On July 4, 1990, S.F. was interviewed at the Wharton Police Department by investigators from the prosecutor's office. S.F. reported that on July 3, 1990 she was pulled out of her car and thrown to the ground. She told M.X.L. and his co-defendant that she had her period. They removed her tampon. M.X.L. then got on top of her and vaginally penetrated her while at the same time punching her. His co-defendant then did the same. After they were through, both subjects fled the area on foot having stolen assorted pieces of jewelry from her. She flagged down a passing motorist who notified the police.

On July 13, 1990 M.X.L. was arrested and charged with two counts of criminal restraint, two counts of aggravated assault, two counts of unlawful possession of a weapon, two counts of possession of a weapon for unlawful purposes, two counts of theft from a person, two counts of terroristic threats and four counts of aggravated sexual assault. He pled guilty to two counts of aggravated sexual assault and was sentenced on November 2, 1991 to a prison term of fifteen years.

M.X.L. has committed other criminal offenses which included burglary, theft, possession of a controlled dangerous substance, possession of a weapon, aggravated assault on a police officer, and assault with intent to cause injury. He was diagnosed when he was first civilly committed as a sexually violent predator with the following mental abnormalities and/or personality disorders: paraphilia not otherwise specified (NOS) and antisocial personality disorder.

On September 12, 2000 the trial court at M.X.L.'s initial commitment hearing, found him to be a sexually violent predator in need of commitment, care and treatment. Review hearings were conducted on March 26, 2001, September 24, 2001, March 18, 2002, March 4, 2003, November 3, 2003 and July 16 and 19, 2004, all of which resulted in his continued commitment.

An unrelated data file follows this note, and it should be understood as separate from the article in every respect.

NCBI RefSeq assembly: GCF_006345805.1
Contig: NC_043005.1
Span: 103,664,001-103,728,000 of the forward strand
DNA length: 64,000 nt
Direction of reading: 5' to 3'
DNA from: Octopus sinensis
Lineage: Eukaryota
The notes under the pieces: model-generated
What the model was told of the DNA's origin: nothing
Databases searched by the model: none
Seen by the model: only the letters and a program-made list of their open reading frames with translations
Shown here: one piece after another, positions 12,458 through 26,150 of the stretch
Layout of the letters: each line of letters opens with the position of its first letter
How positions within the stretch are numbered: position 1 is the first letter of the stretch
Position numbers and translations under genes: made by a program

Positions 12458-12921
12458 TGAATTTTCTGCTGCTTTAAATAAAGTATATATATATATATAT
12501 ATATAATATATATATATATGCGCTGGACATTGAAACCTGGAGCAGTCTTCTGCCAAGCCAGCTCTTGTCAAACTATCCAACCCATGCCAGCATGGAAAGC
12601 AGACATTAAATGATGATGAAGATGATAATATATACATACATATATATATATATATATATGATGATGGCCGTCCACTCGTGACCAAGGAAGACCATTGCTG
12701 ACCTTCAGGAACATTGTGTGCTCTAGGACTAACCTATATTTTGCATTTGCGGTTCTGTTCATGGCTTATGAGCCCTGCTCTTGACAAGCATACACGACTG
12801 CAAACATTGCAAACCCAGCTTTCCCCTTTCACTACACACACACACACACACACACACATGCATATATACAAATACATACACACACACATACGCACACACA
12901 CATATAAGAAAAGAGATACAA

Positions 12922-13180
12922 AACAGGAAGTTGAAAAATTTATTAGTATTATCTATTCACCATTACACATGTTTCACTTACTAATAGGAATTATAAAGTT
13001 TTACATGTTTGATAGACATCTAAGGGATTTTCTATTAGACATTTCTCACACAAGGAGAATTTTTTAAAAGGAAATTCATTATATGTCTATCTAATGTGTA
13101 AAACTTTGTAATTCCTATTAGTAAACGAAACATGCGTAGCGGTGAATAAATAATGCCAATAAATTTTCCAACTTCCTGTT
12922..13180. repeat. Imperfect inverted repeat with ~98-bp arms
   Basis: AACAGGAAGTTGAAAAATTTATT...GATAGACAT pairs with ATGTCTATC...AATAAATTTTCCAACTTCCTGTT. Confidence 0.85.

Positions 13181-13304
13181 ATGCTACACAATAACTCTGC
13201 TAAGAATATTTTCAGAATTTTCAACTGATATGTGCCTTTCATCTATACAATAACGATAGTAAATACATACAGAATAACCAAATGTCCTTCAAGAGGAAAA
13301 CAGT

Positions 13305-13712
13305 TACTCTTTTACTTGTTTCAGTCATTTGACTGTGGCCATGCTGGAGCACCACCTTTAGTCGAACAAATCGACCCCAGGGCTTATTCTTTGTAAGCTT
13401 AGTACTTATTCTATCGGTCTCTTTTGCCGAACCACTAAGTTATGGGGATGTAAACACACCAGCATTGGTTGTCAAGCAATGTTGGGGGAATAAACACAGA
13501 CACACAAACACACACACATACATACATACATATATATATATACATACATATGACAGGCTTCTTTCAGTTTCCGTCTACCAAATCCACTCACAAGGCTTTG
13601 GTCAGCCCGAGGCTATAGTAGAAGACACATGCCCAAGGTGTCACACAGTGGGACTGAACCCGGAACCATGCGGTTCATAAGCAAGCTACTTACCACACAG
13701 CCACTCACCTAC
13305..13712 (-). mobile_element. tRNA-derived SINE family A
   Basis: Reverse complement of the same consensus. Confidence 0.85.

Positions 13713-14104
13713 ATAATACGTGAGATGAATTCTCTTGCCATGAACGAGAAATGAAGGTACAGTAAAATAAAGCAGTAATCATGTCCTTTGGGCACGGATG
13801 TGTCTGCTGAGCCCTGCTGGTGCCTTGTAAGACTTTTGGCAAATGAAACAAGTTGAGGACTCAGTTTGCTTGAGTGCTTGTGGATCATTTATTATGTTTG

On August 6 and again on September 8, 2004 routine searches of his room at the Special Treatment Unit (STU) uncovered contraband items. Eleven pornographic pictures with one depicting penetration were uncovered hidden inside a tape deck and he had a red container filled with a clear substance emitting a strong odor that was thought to be "hooch." Hooch is slang for alcohol made from moldy bread and fruit juice. Moldy bread was also found. In addition, a number of prohibited items were confiscated which included an LCD television, twenty-eight video games, fifty-three audio tapes, thirty-two music CDs, two speakers, one pair of altered tweezers, four towels, and clothing items that exceeded authorized limits. The seizures were made because the items were either not authorized for retention, exceeded stated facility limits, were altered from original form, not issued through regular channels, exceeded reasonable safety, security or space considerations and were deemed harmful and/or posed a threat to the security or orderly operation of the facility.

M.X.L. admitted the possession of pornography but reasoned that it was only to aid him in masturbation. He denied that the liquid found was alcohol. He explained that he had brought the juice from the kitchen and it had gone bad. The treatment team noted that the alcohol denial was belied by the fact that M.X.L. was fired from his kitchen job on June 20, 2004 and by the discovery of moldy bread which is an ingredient used to make hooch. On August 9, 2004, M.X.L. was placed on ...